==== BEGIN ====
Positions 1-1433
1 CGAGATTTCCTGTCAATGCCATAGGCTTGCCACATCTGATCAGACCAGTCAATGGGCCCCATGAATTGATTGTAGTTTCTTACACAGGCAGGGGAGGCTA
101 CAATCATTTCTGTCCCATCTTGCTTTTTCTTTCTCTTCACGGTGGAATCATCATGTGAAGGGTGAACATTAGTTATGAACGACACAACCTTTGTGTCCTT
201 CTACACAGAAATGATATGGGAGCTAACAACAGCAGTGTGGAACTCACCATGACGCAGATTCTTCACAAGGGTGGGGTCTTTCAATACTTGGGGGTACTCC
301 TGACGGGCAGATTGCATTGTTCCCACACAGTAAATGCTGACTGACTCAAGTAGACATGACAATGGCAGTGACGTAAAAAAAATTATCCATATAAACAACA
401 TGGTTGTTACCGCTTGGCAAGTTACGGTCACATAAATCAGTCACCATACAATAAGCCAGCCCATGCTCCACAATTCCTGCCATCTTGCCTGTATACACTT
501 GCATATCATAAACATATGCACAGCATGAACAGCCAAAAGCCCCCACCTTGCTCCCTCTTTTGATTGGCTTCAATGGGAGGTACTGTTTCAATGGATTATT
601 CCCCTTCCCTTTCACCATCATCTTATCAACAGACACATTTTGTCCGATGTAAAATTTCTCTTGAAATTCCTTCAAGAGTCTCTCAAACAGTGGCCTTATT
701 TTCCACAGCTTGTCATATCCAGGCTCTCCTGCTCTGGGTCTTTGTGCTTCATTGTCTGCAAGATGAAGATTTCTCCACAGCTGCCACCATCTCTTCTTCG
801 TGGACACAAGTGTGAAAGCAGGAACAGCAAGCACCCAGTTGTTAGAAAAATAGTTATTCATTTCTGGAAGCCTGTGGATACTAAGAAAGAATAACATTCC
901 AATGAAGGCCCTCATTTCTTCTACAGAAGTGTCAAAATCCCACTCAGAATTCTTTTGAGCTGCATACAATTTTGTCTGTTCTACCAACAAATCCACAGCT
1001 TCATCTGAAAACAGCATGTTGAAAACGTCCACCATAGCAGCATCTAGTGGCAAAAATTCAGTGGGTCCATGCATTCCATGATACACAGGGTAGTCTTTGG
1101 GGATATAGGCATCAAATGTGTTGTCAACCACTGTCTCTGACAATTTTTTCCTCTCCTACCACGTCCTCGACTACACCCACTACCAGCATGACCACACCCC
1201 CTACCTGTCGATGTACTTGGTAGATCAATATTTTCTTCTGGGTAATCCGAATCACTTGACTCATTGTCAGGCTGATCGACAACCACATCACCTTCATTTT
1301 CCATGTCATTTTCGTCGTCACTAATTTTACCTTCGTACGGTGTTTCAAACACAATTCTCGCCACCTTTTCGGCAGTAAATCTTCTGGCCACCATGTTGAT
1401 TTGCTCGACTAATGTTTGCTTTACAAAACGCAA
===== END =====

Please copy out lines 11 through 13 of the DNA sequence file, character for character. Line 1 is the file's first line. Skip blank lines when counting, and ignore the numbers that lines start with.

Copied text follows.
901 AATGAAGGCCCTCATTTCTTCTACAGAAGTGTCAAAATCCCACTCAGAATTCTTTTGAGCTGCATACAATTTTGTCTGTTCTACCAACAAATCCACAGCT
1001 TCATCTGAAAACAGCATGTTGAAAACGTCCACCATAGCAGCATCTAGTGGCAAAAATTCAGTGGGTCCATGCATTCCATGATACACAGGGTAGTCTTTGG
1101 GGATATAGGCATCAAATGTGTTGTCAACCACTGTCTCTGACAATTTTTTCCTCTCCTACCACGTCCTCGACTACACCCACTACCAGCATGACCACACCCC